That on which we do agree is that doing a straight “save” with a jpeg image will involve some degree of image degradation, the first save can be quite minor and may go unnoticed, but if subsequent edits to this saved image are saved again, the destruction is cumulative. And of course, this overwrites the original permanently.

    Saving an edited file as “save as” does at least leave the original file unchanged, but the point you do not press home is that details of the file edits are still lost and will not be displayed if the saved as image is subsequently called up for re-editing, Now there may well be other software where this is possible with jpeg files, I simply don’t know. ZPS 18 does not overwrite the original jpeg file, so when this is subsequently called up for re-editing the original edits are still displayed. And your referencing having access to any number of undeletes, is itself misleading. In all the editing software that I’ve used over the years, undeletes are only available during the process of editing. Once you perform a save as, how do you access the undelete function when you call up your edited jpeg? As far as I’m aware, you can’t.

    What is true is that the exported file ZPS 18 creates from an edited jpeg file can’t be reconstituted to the original is correct. But this is not the point – the original jpeg is still available to be recalled, along with the last editing settings, to be re-worked on. And surely, is not this all that Zoner is actually saying?

  • It seems to me that the article is over-selling the new feature. It merely protects you against clicking Save instead of clicking Save As. A more welcome upgrade would be to separate those two a bit further apart.

    Maybe it’s worth mentioning that in the rare cases where intermediate edits are worth retaining they can be identified by brief code inserted before the filename extension.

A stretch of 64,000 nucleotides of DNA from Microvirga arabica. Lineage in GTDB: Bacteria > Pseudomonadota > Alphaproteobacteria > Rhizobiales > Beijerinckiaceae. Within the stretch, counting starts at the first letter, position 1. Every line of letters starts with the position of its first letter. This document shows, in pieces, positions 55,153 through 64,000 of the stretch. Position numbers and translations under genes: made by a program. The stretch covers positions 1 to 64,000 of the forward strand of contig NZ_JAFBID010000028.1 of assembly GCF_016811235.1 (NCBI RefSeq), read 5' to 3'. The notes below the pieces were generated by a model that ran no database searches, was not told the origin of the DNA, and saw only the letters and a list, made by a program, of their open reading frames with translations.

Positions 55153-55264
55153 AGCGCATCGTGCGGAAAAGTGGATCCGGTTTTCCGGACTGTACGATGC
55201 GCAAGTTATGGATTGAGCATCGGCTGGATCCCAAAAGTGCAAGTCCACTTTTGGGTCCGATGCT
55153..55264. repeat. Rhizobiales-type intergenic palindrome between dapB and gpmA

• TerryB

      It is offering more than a protection from clicking on save instead of save as, although this alone is useful.

      When I edit in ZPS17 and do a “Save As” the original file, as one would expect, is not over-ridden”. However, if I subsequently re-visit the original image all the sliders have bee reset to their nominal settings and do not display the settings to which they were set in creating the saved as image,

      Now, when I edit in ZPS18 and export the developed image to do a save as final image, if I should subsequently revisit the original image to make any minor adjustments, Zoner will display it with all the sliders returned to the settings to which they were set when previously working on the image.

    • Zoner

      Thank you for your comment Sydney. The most important thing is to be clear what section we are talking about. This article is about non-destructive edits in Develop section of ZPS 18. There is nos Save and Save as, only Export. On the other hand you can use Save and Save As buttons in Editor section and we beleive it works exactly the same as in any other app.